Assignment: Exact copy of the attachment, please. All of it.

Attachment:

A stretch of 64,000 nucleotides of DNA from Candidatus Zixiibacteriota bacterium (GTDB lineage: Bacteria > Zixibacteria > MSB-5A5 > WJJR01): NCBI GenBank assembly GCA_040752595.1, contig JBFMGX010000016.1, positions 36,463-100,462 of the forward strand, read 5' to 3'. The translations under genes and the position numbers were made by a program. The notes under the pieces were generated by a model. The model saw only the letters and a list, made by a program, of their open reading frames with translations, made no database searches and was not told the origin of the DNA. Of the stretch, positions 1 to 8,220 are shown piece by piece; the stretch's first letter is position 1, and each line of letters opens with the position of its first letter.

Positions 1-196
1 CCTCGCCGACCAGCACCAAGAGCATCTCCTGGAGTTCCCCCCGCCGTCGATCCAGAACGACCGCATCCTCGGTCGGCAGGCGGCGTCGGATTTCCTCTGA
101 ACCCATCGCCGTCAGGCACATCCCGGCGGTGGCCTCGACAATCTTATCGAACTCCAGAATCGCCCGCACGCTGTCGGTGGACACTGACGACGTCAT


A stretch of 64,000 nucleotides of DNA from Candidatus Zixiibacteriota bacterium (GTDB lineage: Bacteria > Zixibacteria > MSB-5A5 > WJJR01): NCBI GenBank assembly GCA_040752595.1, contig JBFMGX010000016.1, positions 36,463-100,462 of the forward strand, read 5' to 3'. The translations under genes and the position numbers were made by a program. The notes under the pieces were generated by a model. The model saw only the letters and a list, made by a program, of their open reading frames with translations, made no database searches and was not told the origin of the DNA. Of the stretch, positions 1 to 8,220 are shown piece by piece; the stretch's first letter is position 1, and each line of letters opens with the position of its first letter.

Positions 1-196
1 CCTCGCCGACCAGCACCAAGAGCATCTCCTGGAGTTCCCCCCGCCGTCGATCCAGAACGACCGCATCCTCGGTCGGCAGGCGGCGTCGGATTTCCTCTGA
101 ACCCATCGCCGTCAGGCACATCCCGGCGGTGGCCTCGACAATCTTATCGAACTCCAGAATCGCCCGCACGCTGTCGGTGGACACTGACGACGTCAT